January 29, 2013
You may have read in one of our recent blog posts that OSHA has announced its upcoming regulatory agenda.At the top of the list is the creation of a new Combustible Dust Standard. That’s literally true–it’s the first item on OSHA’s list. But it’s probably also metaphorically true for a lot of you–the creation of a brand new standard with potentially far-reaching effects is going to interest a lot of you.
So, we thought we’d give you the the skinny on OSHA and combustible dusts, providing some background, some places to look for information, and some hints about what OSHA may be up to.
Buckle your seat belt, we’ve got a lot of ground to cover. (We probably should have followed the naming convention of our earlier post on the 2012 HazCom alignment with GHS and titled this post “Everything You Always Wanted to Know About Combustible Dusts But Were Afraid to Ask.”)
BEFORE I SETTLE IN TO READ THIS, HAS CONVERGENCE TRAINING GOT A BUNCH OF FUN AND FREE STUFF ABOUT COMBUSTIBLE DUST FOR ME TO CHECK OUT?Well, now that you mention it, we’ve got a few things you might like:
WHAT IS COMBUSTIBLE DUST?Here’s how OSHA defines it in their current National Emphasis Program on Combustible Dust:
“A combustible particulate solid that presents a fire or deflagration hazard when suspended in air or some other oxidizing medium over a range of concentrations, regardless of particle size or shape.”
HOW CAN DUST COMBUST AND CREATE AN EXPLOSION?Before a dust explosion can occur, five elements must be present:
- Fuel (the dust)
- Oxygen from the surrounding air or other sources
- An ignition source, such as static electricity, electric arc, a glowing ember, a hot surface, welding slag, frictional heat, or flame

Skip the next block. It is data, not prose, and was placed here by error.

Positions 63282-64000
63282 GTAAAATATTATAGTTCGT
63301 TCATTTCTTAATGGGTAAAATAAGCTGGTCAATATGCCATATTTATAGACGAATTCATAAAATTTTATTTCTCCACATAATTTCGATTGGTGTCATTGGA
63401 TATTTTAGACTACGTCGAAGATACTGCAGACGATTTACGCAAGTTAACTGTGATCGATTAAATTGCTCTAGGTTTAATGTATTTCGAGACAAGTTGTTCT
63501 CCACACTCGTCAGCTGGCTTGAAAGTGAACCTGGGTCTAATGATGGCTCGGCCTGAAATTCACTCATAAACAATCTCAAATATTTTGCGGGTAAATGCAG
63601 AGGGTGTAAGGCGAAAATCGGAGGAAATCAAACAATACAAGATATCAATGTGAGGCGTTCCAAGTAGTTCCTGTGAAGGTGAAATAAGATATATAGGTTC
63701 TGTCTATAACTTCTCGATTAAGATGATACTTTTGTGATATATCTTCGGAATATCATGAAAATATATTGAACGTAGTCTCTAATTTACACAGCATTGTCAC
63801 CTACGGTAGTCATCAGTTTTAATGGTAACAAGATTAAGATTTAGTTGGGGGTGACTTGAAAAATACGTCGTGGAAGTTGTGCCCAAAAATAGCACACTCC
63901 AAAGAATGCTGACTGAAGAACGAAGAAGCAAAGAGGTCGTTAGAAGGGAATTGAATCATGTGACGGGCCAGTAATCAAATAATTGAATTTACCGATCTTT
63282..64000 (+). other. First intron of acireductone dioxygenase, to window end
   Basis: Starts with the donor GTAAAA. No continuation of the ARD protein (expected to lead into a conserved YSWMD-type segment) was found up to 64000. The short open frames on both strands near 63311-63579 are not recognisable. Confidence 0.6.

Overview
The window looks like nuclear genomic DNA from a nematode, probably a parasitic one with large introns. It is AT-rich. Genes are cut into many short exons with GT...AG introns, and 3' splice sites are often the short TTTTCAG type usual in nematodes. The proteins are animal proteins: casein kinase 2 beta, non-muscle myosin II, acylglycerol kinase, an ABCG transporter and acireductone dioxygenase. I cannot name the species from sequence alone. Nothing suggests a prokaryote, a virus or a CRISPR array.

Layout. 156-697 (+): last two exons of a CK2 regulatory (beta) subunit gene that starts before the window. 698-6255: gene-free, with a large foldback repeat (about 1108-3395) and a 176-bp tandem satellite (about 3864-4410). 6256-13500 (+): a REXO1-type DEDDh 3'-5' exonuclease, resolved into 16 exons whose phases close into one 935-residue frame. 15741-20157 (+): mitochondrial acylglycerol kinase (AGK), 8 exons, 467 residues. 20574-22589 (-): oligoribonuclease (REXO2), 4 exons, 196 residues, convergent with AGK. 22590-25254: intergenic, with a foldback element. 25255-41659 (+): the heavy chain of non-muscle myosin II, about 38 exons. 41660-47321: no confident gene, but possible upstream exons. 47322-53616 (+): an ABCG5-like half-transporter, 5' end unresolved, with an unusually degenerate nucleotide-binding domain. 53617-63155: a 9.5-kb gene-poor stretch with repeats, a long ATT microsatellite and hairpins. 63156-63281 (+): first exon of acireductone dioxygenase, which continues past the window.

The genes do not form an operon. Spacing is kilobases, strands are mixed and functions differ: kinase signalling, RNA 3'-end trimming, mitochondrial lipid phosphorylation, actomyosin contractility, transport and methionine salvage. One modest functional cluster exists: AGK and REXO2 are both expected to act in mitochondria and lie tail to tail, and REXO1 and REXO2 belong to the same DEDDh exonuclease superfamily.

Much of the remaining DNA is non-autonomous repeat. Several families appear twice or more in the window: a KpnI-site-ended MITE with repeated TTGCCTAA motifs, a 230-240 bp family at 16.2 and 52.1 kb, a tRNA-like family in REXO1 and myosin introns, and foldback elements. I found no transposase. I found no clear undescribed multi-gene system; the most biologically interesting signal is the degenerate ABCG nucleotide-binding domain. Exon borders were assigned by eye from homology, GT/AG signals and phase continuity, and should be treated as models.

- Dispersion of the combustible dust particles into a dust cloud suspended in the air
- Confinement of the dust cloud, such as in a vessel, room, building, enclosure, or ductwork
Those five elements make up what is called the Dust Fire and Explosion Pentagon (see image below). If all five are present, dust can combust and create an explosion. If any one of the five are absent, there will be no explosion.
WHY IS A COMBUSTIBLE DUST STANDARD NECESSARY?In short, because a lot of people die or get injured as a result of combustible dust explosions. And the property damage is immense and costly, too.
According to a study by the Chemical Safety Board, 281 combustible dust incidents between 1980 and 2005 killed 119 workers and injured another 718. That’s a lot. And that doesn’t count more recent incidents–such as a 2010 titanium dust explosion that killed three workers or the 2008 Imperial Sugar combustible dust explosion that killed 14 and injured 36.
WHAT CURRENT REGULATIONS ADDRESS ASPECTS OF COMBUSTIBLE DUSTS?OSHA has never had a standard specifically about combustible dust. But they do have existing regulations that address aspects of combustible dust hazards. Those regulations are:
- 1910 Subpart D, Walking-working surfaces:
- 1910 Subpart E, Exit routes, emergency action plans, and fire prevention plans:
1910.38, Emergency action plans
- 1910 Subpart G, Occupational health and environmental control:
- 1910 Subpart J, General environmental controls:
1910.146, Permit-required confined spaces
- 1910 Subpart L, Fire protection:
1910.157, Portable fire extinguishers
1910.165, Employee alarm systems
- 1910 Subpart N, Materials handling and storage:
1910.176, Handling materials–general
1910.178, Powered industrial trucks
- 1910 Subpart R, Special industries:
1910.261, Pulp, paper, and paperboard mills
1910.263, Bakery equipment
1910.269, Electric power generation, transmission, and distribution
1910.272, Grain handling facilities
- 1910 Subpart S, Electrical:
1910.307, Hazardous (classified) locations
- 1910 Subpart Z, Toxic and hazardous substances:
1910.1200, Hazard communication
(Learn more about HazCom 2012 and Combustible Dusts)
- And of course, don’t forget Section 5(a)(1) of the OSH Act, commonly referred to as the General Duty Clause. Even if a hazard is not addressed by an OSHA standard, this clause requires employers to “furnish to each of his employees employment and a place of employment which are free from recognized hazards that are causing or are likely to cause death or serious physical harm to his employees.” So the General Duty Clause may apply to combustible dusts too.Note from the blog writer here–while OSHA may not realize that women can be employers, I am aware of this and apologize for the two uses of “his” in the paragraph above. 🙂